approximations are used to describe the combustion process. The approxima
tions fail to describe the particle PSD adequately.
We propose a simplied theoretical model which allow us to use continuous
distribution functions to approximate any PSD (experimental or theoretical)
during the combustion process much more accurately then previous ap
proximations. The time depended distribution functions allow us to in
vestigate the dynamics of the poly disperse fuel elegantly and even permit an
analytical study. The model provided some new theoretical insights.
Our main results show that during the selfignition process, the radii of the
droplets decreased as expected, and the number of smaller droplets increased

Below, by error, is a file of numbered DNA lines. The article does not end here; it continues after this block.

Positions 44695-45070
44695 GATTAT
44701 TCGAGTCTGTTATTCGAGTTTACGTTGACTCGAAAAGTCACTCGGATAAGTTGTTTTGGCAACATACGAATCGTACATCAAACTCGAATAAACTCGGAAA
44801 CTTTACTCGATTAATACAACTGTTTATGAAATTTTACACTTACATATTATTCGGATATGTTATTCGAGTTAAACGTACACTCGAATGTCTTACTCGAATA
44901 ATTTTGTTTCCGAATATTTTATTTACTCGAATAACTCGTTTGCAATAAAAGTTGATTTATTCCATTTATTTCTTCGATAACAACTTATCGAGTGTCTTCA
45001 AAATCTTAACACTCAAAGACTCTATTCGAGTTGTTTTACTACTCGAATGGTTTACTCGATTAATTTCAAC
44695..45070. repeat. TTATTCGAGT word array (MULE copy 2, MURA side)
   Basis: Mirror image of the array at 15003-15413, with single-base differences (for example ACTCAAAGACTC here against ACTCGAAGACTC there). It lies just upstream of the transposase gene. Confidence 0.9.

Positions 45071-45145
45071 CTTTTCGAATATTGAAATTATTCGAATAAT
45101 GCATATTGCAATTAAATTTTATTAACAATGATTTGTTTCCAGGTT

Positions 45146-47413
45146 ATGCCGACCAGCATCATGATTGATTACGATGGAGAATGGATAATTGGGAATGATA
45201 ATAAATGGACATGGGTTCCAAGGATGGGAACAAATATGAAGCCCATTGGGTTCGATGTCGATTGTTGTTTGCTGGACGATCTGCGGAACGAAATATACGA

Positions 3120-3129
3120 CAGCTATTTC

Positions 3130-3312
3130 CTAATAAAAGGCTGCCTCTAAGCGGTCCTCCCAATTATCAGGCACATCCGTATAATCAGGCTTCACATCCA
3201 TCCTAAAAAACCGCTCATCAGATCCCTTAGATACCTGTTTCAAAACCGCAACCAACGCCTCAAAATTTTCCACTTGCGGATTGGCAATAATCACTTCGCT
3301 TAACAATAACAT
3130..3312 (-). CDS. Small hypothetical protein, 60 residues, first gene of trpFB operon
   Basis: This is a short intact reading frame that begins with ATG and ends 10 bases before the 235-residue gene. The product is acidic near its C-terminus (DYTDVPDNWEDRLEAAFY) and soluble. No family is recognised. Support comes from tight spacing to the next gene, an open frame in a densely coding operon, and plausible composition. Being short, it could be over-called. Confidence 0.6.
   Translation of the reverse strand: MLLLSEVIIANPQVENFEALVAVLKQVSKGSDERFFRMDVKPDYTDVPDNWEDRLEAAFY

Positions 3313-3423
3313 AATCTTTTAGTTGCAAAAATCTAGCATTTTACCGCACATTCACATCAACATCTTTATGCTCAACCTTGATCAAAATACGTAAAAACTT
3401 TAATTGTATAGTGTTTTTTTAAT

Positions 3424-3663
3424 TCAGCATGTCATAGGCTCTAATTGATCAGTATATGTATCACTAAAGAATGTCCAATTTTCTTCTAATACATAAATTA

in inverse proportion to the radius. An important novel result (visualized by
graphs) demonstrates that the mean radius of the droplets initially increases for
a relatively short period of time, which is followed by the expected decrease.

Apr 12

Relations between dynamics and C*algebras: Mean dimension and radius of comparison

Chris Phillips (University of Oregon)

This is joint work with Ilan Hirshberg.
For an action of an amenable group G on a compact metric space X, the mean dimension mdim (G, X) was introduced by Lindenstrauss and Weiss. It is designed so that the mean dimension of the shift on ([0, 1]^d)^G is d. Its motivation was unrelated to C*algebras.
The radius of comparison rc (A) of a C*algebra A was introduced by Toms to distinguish counterexamples in the Elliott classification program. The algebras he used have nothing to do with dynamics.